The New England Patriots came out flat against the Indianapolis Colts and found themselves in a 20-0 hole before a late, but ultimately unsuccessful rally in the fourth quarter. One of the biggest plays contributing to New England’s early deficit and eventual demise came in the first period — and it looked eerily familiar.
For the third time this year, the Patriots surrendered a blocked punt. To make matters worse, the Colts were able to recover the loose football in the end zone for six points and a 14-0 lead.
Just like the two previous punt blocks in Week 3 against the New Orleans Saints and in Week 6 versus the Dallas Cowboys, this one saw the force team quickly get through a hole in New England’s interior protection. With the Colts’ Matthew Adams coming free, All-Pro punter Jake Bailey did not stand a chance.
His punt traveled towards the Patriots end zone, with Indianapolis linebacker E.J. Speed recovering it for an uncontested touchdown. It was the first punt block TD given up by New England since Bailey arrived in 2019, and the first such play in general surrendered by the team since a loss to the Philadelphia Eagles in December 2015.
So, what happened? Head coach Bill Belichick had a rather simply explanation.
“We didn’t block the guy,” he said during his postgame press conference.
Special teams captain Matthew Slater, who was on the field for the play but not part of the protection unit, gave a more detailed response.
“Obviously, I don’t play on the interior so I didn’t get a great look at it. Seems like they just had a good force on the play, and more of a technique issue than anything,” he said. “I don’t think it was a schematic thing. That’s really all I can say about it because I’m on the perimeter, but that’s tough. When you give up plays like that it’s going to be hard for you to win.”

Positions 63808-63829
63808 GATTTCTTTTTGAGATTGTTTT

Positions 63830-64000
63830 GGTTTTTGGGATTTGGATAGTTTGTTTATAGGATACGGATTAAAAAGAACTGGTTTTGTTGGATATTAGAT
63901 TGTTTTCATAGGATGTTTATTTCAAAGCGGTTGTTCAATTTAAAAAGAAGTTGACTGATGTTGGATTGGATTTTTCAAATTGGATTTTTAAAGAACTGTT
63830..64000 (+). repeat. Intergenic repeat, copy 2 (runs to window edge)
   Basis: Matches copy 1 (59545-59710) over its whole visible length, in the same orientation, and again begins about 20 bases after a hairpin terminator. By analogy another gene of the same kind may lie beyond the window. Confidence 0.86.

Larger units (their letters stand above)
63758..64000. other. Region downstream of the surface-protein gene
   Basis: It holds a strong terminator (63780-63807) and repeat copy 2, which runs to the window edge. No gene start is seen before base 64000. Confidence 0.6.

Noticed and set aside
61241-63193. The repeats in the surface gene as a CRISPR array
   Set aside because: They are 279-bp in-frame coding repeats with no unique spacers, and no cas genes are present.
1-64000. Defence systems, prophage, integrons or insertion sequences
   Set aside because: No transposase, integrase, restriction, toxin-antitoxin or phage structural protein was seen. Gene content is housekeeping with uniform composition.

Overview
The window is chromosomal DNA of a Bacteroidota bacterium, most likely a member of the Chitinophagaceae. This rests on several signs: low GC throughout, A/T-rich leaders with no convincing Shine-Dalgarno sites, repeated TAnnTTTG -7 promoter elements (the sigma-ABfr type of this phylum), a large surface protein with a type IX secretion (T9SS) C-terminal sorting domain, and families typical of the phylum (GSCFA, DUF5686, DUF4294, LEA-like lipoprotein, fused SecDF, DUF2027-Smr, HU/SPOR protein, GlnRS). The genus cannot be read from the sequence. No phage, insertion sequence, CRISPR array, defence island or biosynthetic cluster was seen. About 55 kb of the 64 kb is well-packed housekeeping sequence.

The Patriots appeared to be over their special teams miscues lately, playing some impressive football in the game’s third phase during their seven-game winning streak. The blocked punt in Indianapolis was a major setback, and it contributed to the team’s 27-17 defeat.
It was not the only time New England’s kicking game unit stood out for the wrong reasons, though. Even before the block, punt returner Gunner Olszewski fumbled the football. It rolled out of bounds, but the play was an ominous sign.
Later in the game, following quarterback Mac Jones’ second interception in the early third quarter, special teams was in the spotlight again. New England appeared to have dodged a bullet when Colts kicker Michael Badgley sent a field goal attempt wide to the right, but the play was nullified because of an offsides call against the Patriots’ Brandon King. The re-kick from 41 yards was good, allowing Indianapolis to go up 20-0.
New England’s special teams therefore had a direct hand in 10 of the Colts’ 27 total points. The Patriots ended up losing by 10. Obviously, though, the unit of coordinator Cam Achord is not the sole culprit for the loss — the offense had two turnovers, for example, while the defense struggled versus the run.
Add it all up and you get a disappointing result from the team’s perspective.
“I don’t think we did anything well enough to win,” said Slater. “Obviously, giving up a blocked punt doesn’t help, but we can’t expect to beat anybody playing like that.”